Keywords: authenticity, community, individual, kierkegaard

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149 Light-Scattering Characteristics of Ordered Arrays Nobel Metal Nanoparticles

Authors: Yassine Ait-El-Aoud, Michael Okomoto, Andrew M. Luce, Alkim Akyurtlu, Richard M. Osgood III

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Light scattering of metal nanoparticles (NPs) has a unique, and technologically important effect on enhancing light absorption in substrates because most of the light scatters into the substrate near the localized plasmon resonance of the NPs. The optical response, such as the resonant frequency and forward- and backward-scattering, can be tuned to trap light over a certain spectral region by adjusting the nanoparticle material size, shape, aggregation state, Metallic vs. insulating state, as well as local environmental conditions. In this work, we examined the light scattering characteristics of ordered arrays of metal nanoparticles and the light trapping, in order to enhance absorption, by measuring the forward- and backward-scattering using a UV/VIS/NIR spectrophotometer. Samples were fabricated using the popular self-assembly process method: dip coating, combined with nanosphere lithography.

Keywords: dip coating, light-scattering, metal nanoparticles, nanosphere lithography

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148 Identification of Force Vector on an Elastic Solid Using an Embeded PVDF Senor Array

Authors: Andrew Youssef, David Matthews, Jie Pan

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Identifying the magnitude and direction of a force on an elastic solid is highly desirable, as this allows for investigation and continual monitoring of the dynamic loading. This was traditionally conducted by connecting the solid to the supporting structure by multi-axial force transducer, providing that the transducer will not change the mounting conditions. Polyvinylidene fluoride (PVDF) film is a versatile force transducer that can be easily embedded in structures. Here a PVDF sensor array is embedded inside a simple structure in an effort to determine the force vector applied to the structure is an inverse problem. In this paper, forces of different magnitudes and directions where applied to the structure with an impact hammer, and the output of the PVDF was captured and processed to gain an estimate of the forces applied by the hammer. The outcome extends the scope of application of PVDF sensors for measuring the external or contact force vectors.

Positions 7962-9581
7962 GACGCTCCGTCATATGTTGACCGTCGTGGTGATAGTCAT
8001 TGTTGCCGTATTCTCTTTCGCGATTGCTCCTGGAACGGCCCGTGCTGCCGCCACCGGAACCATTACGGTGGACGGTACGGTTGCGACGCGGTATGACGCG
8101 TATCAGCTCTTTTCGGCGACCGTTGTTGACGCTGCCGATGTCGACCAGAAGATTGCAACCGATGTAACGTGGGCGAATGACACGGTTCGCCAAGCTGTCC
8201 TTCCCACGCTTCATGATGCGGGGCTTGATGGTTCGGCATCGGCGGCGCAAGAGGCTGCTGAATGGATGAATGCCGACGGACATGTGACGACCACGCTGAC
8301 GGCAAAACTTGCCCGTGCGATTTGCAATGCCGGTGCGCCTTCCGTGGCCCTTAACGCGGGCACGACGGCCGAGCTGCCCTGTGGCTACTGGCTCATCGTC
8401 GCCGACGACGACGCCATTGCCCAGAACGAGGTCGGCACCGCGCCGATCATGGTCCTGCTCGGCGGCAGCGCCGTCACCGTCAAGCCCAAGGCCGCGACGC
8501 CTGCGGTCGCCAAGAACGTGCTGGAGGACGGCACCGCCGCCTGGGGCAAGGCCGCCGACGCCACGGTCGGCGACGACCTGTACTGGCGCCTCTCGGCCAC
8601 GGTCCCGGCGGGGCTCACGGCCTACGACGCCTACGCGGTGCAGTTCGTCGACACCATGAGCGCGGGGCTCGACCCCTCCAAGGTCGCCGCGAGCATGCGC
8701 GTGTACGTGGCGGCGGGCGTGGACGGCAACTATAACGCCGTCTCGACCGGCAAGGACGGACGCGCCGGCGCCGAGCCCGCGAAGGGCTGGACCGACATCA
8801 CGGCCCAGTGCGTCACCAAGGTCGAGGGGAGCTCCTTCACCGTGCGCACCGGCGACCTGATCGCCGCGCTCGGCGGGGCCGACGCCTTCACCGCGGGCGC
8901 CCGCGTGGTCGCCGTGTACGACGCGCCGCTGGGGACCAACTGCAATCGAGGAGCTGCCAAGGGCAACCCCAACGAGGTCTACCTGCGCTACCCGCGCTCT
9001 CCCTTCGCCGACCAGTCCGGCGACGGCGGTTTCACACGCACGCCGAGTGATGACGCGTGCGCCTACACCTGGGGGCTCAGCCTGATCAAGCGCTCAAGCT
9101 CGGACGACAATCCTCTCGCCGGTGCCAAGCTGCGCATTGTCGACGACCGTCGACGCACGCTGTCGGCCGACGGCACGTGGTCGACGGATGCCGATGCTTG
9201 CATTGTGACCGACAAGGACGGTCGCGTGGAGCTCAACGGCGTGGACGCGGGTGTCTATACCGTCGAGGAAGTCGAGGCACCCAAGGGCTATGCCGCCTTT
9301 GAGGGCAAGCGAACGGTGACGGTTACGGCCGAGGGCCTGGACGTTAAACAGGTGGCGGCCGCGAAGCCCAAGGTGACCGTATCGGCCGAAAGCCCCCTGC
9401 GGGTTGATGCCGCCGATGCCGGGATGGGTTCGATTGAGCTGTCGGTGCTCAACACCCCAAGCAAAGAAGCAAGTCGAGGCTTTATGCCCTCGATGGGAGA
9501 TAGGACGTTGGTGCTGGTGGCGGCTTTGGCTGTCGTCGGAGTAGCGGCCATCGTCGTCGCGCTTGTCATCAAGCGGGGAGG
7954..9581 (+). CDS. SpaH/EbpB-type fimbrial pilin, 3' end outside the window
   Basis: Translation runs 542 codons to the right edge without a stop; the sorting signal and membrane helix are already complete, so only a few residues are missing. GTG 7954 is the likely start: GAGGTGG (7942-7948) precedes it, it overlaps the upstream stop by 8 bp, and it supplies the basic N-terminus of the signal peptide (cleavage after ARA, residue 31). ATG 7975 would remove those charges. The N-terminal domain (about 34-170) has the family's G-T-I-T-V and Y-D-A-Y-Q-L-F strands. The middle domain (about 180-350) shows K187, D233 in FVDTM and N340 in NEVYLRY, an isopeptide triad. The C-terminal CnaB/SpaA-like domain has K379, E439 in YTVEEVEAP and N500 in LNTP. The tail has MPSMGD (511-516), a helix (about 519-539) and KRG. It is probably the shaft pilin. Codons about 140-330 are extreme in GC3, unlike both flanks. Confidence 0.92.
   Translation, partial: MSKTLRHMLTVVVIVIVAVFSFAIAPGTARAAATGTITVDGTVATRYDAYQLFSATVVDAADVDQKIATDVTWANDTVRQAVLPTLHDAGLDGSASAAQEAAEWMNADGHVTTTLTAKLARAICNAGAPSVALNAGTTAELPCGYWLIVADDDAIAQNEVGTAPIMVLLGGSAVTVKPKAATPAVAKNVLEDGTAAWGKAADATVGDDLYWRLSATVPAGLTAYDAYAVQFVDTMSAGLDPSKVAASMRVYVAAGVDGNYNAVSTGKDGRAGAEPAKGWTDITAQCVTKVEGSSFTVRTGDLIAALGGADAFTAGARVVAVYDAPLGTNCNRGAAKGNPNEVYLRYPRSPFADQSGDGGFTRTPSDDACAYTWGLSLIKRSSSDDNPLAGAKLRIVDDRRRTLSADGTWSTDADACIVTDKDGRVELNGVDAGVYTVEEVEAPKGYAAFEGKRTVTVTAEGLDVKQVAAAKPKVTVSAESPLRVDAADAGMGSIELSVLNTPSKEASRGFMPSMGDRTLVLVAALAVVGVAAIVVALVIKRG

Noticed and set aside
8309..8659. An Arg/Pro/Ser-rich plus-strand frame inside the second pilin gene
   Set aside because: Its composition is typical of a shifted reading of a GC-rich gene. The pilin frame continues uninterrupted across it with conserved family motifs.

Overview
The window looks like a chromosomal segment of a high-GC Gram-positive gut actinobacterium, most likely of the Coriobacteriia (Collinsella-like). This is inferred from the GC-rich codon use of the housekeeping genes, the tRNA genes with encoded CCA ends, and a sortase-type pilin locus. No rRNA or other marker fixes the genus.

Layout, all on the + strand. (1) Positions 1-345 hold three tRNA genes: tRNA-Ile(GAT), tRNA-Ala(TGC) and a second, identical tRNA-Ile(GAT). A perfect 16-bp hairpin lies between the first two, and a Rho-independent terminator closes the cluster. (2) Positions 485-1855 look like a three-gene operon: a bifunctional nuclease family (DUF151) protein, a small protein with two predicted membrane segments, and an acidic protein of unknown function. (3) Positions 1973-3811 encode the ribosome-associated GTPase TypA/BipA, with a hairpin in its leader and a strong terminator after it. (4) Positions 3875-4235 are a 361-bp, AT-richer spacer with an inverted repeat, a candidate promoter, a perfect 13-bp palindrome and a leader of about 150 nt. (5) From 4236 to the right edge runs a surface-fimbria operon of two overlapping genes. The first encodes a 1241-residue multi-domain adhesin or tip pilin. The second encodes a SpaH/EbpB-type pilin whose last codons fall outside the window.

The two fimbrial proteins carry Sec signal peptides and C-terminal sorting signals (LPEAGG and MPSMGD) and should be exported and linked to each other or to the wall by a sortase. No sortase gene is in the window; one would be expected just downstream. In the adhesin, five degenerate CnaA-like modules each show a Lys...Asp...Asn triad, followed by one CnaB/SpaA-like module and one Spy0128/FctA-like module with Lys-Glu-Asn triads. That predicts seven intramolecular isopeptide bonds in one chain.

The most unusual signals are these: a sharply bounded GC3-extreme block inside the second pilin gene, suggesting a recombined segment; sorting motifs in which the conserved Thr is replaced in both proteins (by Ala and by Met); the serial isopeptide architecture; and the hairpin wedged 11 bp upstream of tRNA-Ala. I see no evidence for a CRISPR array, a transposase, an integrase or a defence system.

Keywords: embedded sensor, monitoring, PVDF, vibration

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147 A Numerical Study on the Connection of an SC Wall to an RC Foundation

Authors: Siamak Epackachi, Andrew S. Whittaker, Amit H. Varma

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There are a large number of methods to connect SC walls to RC foundations. An experimental study of the cyclic nonlinear behavior of SC walls in the NEES laboratory at the University at Buffalo used a connection detail involving the post-tensioning of a steel baseplate to the SC wall to a RC foundation. This type of connection introduces flexibility that influenced substantially the global response of the SC walls. The assumption of a rigid base, which would be commonly made by practitioners, would lead to a substantial overestimation of initial stiffness. This paper presents an analytical approach to characterize the rotational flexibility and to predict the initial stiffness of flexure-critical SC wall piers with baseplate connection. The good agreement between the analytical and test results confirmed the utility of the proposed method for calculating the initial stiffness of an SC wall with baseplate connection.